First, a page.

It is with deep sadness that the British Olympic Association and everyone involved in the Olympic movement in Britain learned of the passing of Sir Roger Bannister today, at the age of 88.
Sir Roger represented Great Britain at the 1952 Olympic Games in Helsinki, but wrote himself into folklore some two years later becoming the first person to run a mile under four minutes.
Related: CNN on Sir Roger Bannister:
Sir Hugh Robertson, Chairman of the BOA paid this tribute: “Sir Roger Bannister was one of the iconic figures of British Olympic history.
“He set records as an athlete, transformed British sport as an administrator and was a great friend, and inspiration, to many of us.
“His impact was such that people of a certain generation from far beyond the world of sport will feel his loss. Our thoughts are with his family.”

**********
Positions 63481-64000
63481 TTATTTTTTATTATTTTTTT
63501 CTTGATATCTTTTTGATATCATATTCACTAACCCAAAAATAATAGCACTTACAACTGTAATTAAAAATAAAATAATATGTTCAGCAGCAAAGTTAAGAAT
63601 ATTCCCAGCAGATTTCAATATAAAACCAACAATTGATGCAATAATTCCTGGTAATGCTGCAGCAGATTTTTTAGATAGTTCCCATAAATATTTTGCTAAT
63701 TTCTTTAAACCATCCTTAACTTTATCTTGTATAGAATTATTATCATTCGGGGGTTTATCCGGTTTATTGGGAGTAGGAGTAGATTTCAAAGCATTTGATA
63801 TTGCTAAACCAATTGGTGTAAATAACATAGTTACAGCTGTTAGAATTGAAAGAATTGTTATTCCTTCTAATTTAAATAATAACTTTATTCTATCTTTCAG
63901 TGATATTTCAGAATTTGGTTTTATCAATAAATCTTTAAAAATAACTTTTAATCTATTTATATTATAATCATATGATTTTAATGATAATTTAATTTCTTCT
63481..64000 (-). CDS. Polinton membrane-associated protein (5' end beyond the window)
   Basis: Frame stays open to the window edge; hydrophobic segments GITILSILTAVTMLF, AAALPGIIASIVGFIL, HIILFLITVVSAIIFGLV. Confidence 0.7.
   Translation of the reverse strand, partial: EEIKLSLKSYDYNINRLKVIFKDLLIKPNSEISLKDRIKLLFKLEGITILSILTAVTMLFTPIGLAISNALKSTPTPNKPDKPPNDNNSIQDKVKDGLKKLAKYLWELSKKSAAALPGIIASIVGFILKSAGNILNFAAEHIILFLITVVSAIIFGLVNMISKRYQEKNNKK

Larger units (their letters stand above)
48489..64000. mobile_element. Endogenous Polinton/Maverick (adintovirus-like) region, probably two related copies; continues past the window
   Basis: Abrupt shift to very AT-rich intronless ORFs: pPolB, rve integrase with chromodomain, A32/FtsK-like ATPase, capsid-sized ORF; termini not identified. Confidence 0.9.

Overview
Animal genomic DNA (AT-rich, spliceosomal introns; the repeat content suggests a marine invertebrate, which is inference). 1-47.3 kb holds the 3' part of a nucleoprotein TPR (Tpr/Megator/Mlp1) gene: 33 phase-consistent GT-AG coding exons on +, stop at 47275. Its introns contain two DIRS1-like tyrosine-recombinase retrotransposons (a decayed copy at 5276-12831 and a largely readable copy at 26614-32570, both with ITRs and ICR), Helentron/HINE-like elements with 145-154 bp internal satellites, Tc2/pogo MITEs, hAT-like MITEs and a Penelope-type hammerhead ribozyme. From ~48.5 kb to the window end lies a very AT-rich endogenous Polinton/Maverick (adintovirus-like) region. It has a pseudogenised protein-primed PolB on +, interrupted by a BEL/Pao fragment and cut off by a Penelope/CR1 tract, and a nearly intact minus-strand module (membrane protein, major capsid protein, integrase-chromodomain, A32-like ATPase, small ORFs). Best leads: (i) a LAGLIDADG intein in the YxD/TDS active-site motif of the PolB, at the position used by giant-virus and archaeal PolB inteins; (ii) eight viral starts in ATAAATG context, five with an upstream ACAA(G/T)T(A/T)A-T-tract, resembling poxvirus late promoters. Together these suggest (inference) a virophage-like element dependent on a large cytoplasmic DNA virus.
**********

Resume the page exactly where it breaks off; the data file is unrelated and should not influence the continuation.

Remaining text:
Sir Roger’s time of three minutes 59.4 seconds, set at Iffley Road sports ground on May 6 1954 ensured his place in sporting history. The time, deemed physiologically impossible by some at the time, will forever be seen as one of the iconic moments in British sport.
Sir Roger also won gold over the same distance at the Commonwealth Games that same year and he would later became a leading neurologist having been a junior doctor at the time of his mile record.
He was diagnosed with Parkinson’s disease in 2011.
A statement from his family said: “Sir Roger Bannister, died peacefully in Oxford on 3 March, aged 88, surrounded by his family who were as loved by him, as he was loved by them.
“He banked his treasure in the hearts of his friends.”